Former Florida Gov. Jeb Bush and Sen. Marco Rubio (R-FL) clashed early on in Wednesday’s primetime Republican candidate debate following a question on Rubio’s missed Senate votes.
“Marco, when you signed up for this, this was a six-year term, and you should be showing up to work,” Bush said. “What is this, like a French work week? You can campaign, or just resign and let someone else take the job”
Rubio shot back by noting that Bush had been saying at campaign stops that he was modeling his “furious comeback” after the party’s 2008 nominee, Sen. John McCain (R-AZ).
“I don’t remember you ever complaining about John McCain’s vote record,” Rubio said. “The only reason you’re doing it now is ’cause we’re running for the same position, and someone has convinced you that attacking me is gonna help you.”
The discussion was prompted by an editorial in the Florida Sun-Sentinel calling on Rubio to resign for missing more votes this year than any member of the Senate. Rubio said he read the editorial “with great amusement” and said that the newspaper endorsed both Barack Obama and John Kerry’s presidential campaigns despite them missing several votes.
“This is another example of the double standard that exists in this country between the mainstream media and the conservative movement,” Rubio said.
Watch the argument, as aired on Wednesday, below.
Ben Stein: Black people have a ‘very deep attachment’ to feeling like ‘they’ve been victimized’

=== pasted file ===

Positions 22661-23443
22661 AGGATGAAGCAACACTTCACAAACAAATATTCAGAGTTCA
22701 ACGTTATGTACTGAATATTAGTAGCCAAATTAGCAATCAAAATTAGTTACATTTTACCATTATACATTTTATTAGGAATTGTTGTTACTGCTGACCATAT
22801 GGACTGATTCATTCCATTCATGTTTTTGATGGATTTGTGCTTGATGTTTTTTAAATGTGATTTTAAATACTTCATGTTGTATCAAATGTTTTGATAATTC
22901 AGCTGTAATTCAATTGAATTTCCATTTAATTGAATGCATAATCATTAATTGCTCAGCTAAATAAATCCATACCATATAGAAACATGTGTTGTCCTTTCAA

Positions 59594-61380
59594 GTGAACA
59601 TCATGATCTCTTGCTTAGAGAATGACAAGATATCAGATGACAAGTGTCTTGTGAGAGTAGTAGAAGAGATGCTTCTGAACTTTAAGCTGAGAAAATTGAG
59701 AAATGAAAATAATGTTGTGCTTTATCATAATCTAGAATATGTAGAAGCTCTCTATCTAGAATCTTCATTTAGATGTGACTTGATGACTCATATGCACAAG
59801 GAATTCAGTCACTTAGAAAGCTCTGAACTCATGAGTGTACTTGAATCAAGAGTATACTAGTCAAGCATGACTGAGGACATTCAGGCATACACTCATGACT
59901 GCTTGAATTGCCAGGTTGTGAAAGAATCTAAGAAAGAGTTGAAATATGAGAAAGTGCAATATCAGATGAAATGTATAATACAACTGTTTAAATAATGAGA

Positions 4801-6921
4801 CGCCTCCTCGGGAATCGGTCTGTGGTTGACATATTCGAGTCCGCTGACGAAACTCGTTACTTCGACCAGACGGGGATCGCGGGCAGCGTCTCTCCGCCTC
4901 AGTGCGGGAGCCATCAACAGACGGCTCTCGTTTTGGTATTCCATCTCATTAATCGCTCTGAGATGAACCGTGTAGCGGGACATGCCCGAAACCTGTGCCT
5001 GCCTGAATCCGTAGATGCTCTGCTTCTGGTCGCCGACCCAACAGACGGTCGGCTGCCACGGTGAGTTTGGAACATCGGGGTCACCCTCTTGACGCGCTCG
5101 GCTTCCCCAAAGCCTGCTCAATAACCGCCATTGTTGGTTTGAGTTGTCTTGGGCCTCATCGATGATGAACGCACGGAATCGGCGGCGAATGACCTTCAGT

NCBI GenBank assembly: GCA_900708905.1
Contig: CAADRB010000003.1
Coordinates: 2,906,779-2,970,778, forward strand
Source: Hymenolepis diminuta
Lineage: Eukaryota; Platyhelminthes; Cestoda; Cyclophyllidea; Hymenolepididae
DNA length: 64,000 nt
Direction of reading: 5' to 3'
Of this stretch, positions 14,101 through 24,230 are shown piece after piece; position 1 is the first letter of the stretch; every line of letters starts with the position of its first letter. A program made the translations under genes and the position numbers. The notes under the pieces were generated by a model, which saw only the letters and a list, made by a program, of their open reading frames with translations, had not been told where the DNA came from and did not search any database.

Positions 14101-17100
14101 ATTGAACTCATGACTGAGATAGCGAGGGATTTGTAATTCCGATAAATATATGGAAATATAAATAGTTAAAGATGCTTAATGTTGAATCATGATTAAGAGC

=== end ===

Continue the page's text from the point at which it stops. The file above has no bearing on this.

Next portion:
On Monday's edition of Fox Business' "Trish Regan Primetime," conservative writer and actor Ben Stein complained about how African-Americans refuse to be grateful for what President Donald Trump is doing for them because they have an "attachment" to feeling like "they've been victimized."
"Let me ask you, though, Ben, in this environment, we're now looking at the lowest unemployment rate for black Americans in the history of the United States of America under none other than President Trump," said Regan. "Is any of that loyalty starting to shift? I mean, are traditional black Democrats saying, hey, maybe the Democratic Party has failed me? Maybe I need to rethink this?"
‘I don’t have to do it, legally’: Trump says he can invade Iran without Congress’ permission
On Monday, CNN reported that in a new interview, President Donald Trump said that he can invade Iran without congressional approval — and that although he would "like the idea" of keeping Congress in the loop, he doesn't "legally" have to do so.
"I like the idea of keeping Congress abreast, but I wouldn't have to do that," said Trump. In response to the fact that House Speaker Nancy Pelosi has said he must obtain congressional approval first, Trump said, "I disagree. I think most people seem to disagree."
"I do like keeping them — they are intelligent people," added Trump. "They will come up with some thoughts. I actually learned a couple of things the other day when we had our meeting with Congress which I think were helpful to me. I do like keeping them abreast, but I don't have to do it, legally."
US foes are goading Trump because they know he’s a ‘blow-hard and full of bluster’: CNN analyst
President Donald Trump walked back from the brink of atrocities last week, from calling off a military strike against Iran to pushing back planned Immigration and Customs Enforcement (ICE) raids in major American cities.
On Monday's edition of CNN's "The Situation Room," chief legal analyst Jeffrey Toobin told anchor Wolf Blitzer how foreign adversaries have been emboldened to challenge Trump — because for all his bombast, they know they are calling a bluff.
"I think Donald Trump is pretty well a known quantity at this point," said Toobin. "I mean, I think people around the world know he's a blowhard, knows he's full of bluster. But that's no reason to get into a war."